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Publication numberUS6192891 B1
Publication typeGrant
Application numberUS 09/299,410
Publication dateFeb 27, 2001
Filing dateApr 26, 1999
Priority dateApr 26, 1999
Fee statusPaid
Also published asCA2303010A1, CA2303010C, DE60033212D1, DE60033212T2, EP1048310A2, EP1048310A3, EP1048310B1, EP1393764A2, EP1393764A3, EP1393764B1
Publication number09299410, 299410, US 6192891 B1, US 6192891B1, US-B1-6192891, US6192891 B1, US6192891B1
InventorsMarian Gravel, Benjamin Gasparello, Joseph Ferraro, Ashutosh Sharma, Robert John Strowe, Antonio A. Bendek, Robert C. Uschold, William Thomas Antoshkiw
Original AssigneeBecton Dickinson And Company
Export CitationBiBTeX, EndNote, RefMan
External Links: USPTO, USPTO Assignment, Espacenet
Integrated system including medication delivery pen, blood monitoring device, and lancer
US 6192891 B1
Abstract
A portable diagnostic and medication delivery system that includes a housing and a monitor disposed in the housing for monitoring a characteristic of a bodily fluid sample obtained from an individual. A medication delivery pen and a lancer are each removably mounted to the housing. The monitor, which may be integrated into the housing, may monitor blood glucose levels, for example, and the pen may be employed for the delivery of insulin.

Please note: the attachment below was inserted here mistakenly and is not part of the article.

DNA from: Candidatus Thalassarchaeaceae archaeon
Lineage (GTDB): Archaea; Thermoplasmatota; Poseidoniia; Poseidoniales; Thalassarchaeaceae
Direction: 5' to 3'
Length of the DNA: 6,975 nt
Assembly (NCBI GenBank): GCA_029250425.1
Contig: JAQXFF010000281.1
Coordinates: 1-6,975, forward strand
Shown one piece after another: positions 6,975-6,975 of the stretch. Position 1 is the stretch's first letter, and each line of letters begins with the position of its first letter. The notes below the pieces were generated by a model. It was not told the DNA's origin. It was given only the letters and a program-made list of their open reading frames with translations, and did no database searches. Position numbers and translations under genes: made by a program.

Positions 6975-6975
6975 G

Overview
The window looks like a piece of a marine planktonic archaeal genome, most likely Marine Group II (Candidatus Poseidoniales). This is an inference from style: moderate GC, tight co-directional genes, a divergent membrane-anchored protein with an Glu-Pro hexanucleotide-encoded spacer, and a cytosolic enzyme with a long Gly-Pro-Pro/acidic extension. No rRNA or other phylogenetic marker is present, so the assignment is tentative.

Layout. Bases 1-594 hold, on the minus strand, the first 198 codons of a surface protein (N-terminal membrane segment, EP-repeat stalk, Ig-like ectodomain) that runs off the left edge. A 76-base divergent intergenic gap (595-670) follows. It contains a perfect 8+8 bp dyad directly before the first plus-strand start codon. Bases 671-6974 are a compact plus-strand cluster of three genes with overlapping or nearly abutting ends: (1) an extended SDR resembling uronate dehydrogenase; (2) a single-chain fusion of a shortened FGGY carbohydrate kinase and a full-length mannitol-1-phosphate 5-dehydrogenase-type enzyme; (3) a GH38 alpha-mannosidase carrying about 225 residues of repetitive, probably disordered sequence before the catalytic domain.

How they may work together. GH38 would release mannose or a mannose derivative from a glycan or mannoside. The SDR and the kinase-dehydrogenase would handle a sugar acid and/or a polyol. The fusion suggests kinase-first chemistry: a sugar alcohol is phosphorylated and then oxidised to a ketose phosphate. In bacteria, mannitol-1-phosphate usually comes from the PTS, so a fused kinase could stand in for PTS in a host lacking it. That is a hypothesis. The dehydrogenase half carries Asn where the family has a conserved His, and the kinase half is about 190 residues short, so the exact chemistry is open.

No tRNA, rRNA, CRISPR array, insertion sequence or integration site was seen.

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Claims(45)
What is claimed is:
1. In a diagnostic and medication delivery system, a unit comprising:
a housing, said housing having a first compartment adapted to removably receive and store a medication delivery pen and a second compartment adapted to removably receive and store a lancer; and
a monitor integrated in the housing for monitoring a characteristic of a sample of a bodily fluid,
wherein said monitor is not integrally attached to said medication delivery pen, such that a user is provided with the flexibility to use different medication delivery pens with said system but only one monitor.
2. The unit of claim 1 wherein said first and second compartments are integrally formed with and embedded in said housing.
3. The unit of claim 1 wherein said monitor includes a test strip interface for receiving a test strip on which the fluid sample is located.